Five Ten Impact Pro The Impact pro is a fast-drying shoe with a synthetic upper and thick, shock-absorbent sole. Claimed weight 439g. $160 USD.

Five Ten Sam Hill Named after the formidable EWS Champ, these shoes are designed to stomp stages. The soles are so thick they look like short hiking boots from a distance and are likely just as durable. Claimed weight 549g. $160 USD.

Giro Riddance The water-resistant upper is molded to a sole touted as “best in class” for vibration damping. Claimed weight 430g in size 43. $130 USD.

ION RAID AMP II The Amp II sole features dedicated pedal and walking zones. Claimed weight 440g in size 42. €130.

ION RAID II A stylish, flat-pedal shoe with classic lace closure. €100.

Mavic Deemax Elite.

Mavic Deemax Elite “Spider sole design allows you to easily move your foot on the pedal while riding and keeping close control of your bike.” €120.

Mavic Deemax Pro Similar to the Deemax Elite, with added height around the ankle for increased protection. €170.

Northwave Clan The mesh tongue provides padding and breathability in one. $150 USD.

O’Neal Pinned Pro

O’Neal Pinned Pro The Pinned Pro includes a removable and interchangeable footbed. €80.

Pearl Izumi X-Alp Launch Check out our review of the X-Alp by John Fisch here. 350g claimed weight, $150 USD.

Ride Concepts Hellion Another sweet flat pedal shoe with very few stitches to wear out, and some solid vibration dampening. Claimed weight 421g. $130.

Ride Concepts Livewire Check out our full review of the Livewire here. Weight is 535g in size 12. $100 USD.

Ride Concepts Powerline The Powerline takes all the cool features of the Hellion and adds some ankle protection.  $150 USD. Available Spring 2019.

Shimano GR5 Available in sizes all the way up to 48, this is an affordable option with some sweet features. Claimed weight 400g in size 42. $100 USD.

Shimano GR7 This shoe has a cool stretch-mesh ankle collar that keeps debris out of the shoe. Claimed weight 366g in size 42. $130 USD.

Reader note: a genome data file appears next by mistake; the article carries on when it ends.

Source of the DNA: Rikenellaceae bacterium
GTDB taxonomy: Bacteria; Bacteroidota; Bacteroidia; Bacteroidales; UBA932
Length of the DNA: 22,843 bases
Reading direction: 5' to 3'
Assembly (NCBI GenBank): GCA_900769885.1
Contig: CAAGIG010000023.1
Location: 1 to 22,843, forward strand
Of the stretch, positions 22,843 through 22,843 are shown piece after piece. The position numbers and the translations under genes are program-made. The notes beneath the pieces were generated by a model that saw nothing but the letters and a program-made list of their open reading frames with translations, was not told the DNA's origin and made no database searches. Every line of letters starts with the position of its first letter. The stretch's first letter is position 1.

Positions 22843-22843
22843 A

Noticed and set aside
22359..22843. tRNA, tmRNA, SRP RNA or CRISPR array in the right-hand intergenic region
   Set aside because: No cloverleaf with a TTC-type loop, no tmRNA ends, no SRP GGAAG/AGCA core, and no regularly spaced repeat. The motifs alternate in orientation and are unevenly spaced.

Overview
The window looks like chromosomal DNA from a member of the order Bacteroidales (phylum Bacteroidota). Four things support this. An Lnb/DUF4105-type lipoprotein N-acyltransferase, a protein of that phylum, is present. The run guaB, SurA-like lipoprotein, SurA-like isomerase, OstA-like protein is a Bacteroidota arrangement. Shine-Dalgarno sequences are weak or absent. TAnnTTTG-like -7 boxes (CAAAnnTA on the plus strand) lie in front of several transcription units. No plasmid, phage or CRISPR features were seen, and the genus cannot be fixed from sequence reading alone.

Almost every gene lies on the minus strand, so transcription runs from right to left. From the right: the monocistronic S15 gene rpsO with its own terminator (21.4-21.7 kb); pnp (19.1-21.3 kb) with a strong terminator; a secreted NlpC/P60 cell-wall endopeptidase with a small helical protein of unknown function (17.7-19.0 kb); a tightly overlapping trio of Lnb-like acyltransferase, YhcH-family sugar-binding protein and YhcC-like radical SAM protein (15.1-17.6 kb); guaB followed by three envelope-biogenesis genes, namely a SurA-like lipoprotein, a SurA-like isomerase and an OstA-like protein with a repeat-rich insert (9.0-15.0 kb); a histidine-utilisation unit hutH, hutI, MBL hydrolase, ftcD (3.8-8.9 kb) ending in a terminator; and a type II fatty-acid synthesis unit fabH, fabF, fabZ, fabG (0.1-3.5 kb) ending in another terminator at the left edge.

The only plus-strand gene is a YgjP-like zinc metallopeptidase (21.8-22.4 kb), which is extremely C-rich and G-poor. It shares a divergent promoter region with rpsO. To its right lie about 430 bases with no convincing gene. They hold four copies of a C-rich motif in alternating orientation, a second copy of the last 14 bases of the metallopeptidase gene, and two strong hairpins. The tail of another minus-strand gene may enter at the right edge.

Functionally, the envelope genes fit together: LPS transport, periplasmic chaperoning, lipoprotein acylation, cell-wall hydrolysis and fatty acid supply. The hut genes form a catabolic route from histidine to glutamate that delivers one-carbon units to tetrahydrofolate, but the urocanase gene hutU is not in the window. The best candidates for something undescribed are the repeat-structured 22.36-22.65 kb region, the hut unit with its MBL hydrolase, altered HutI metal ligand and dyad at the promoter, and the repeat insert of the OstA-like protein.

Shimano GR9 mountain bike shoes.

Shimano GR9 The GR9 has an armored lace shield that provides protection from debris, and the synthetic upper dries super fast after wet rides. Claimed weight 365g in size 42. €149.

Specialized 2Fo Flat 1.0 SlipNot 2.0 rubber compound is the softest and tackiest Specialized has made to date, guaranteeing good grip on the pedals. Claimed weight 315g in size 42. $120 USD.

Specialized 2FO Flat 2.0 Air mesh on the tongue and uppers provides protection, while most of the stitching on the shoe is hidden beneath a protective layer of rubber. Claimed weight 347g in size 42. $150 USD.

Vaude Moab AM The toe and heel portions of the sole are cut to provide ample traction for hike-a-bike sections and the midsole is appropriately padded for impact. Claimed weight 360g. €126.

Lace-Plus Lowtops

Photo courtesy of DMT Cycling

These are shoes that use a strap or BOA closure in addition to laces.

DMT E1 The E1 is one of the few flat pedal shoes we have found that uses a BOA closure system, making it quick to tighten while riding. Claimed weight 465g in size 41. €120. Also check out the Specialized 2FO ClipLite.

DMT E2 The E2 have a removable cleat cover to make the shoes clipless or flat as you prefer. Claimed weight 480g in size 41. €120.

Ride Concepts TNT Ride Concepts’ mid-height, flat pedal offering with an ankle strap for on the fly adjustments. $160 USD.

Fly Lowtops

Photo courtesy of SCG Shoes

The shoes below have a decided emphasis on aesthetics, often with functional elements below the surface.

Afton Keegan “Mono-directional interior shank supports your foot on the pedal during impacts, assists in energy transfer when pedaling, and reduces vibration yet flexes to allow normal walking.” $99 USD.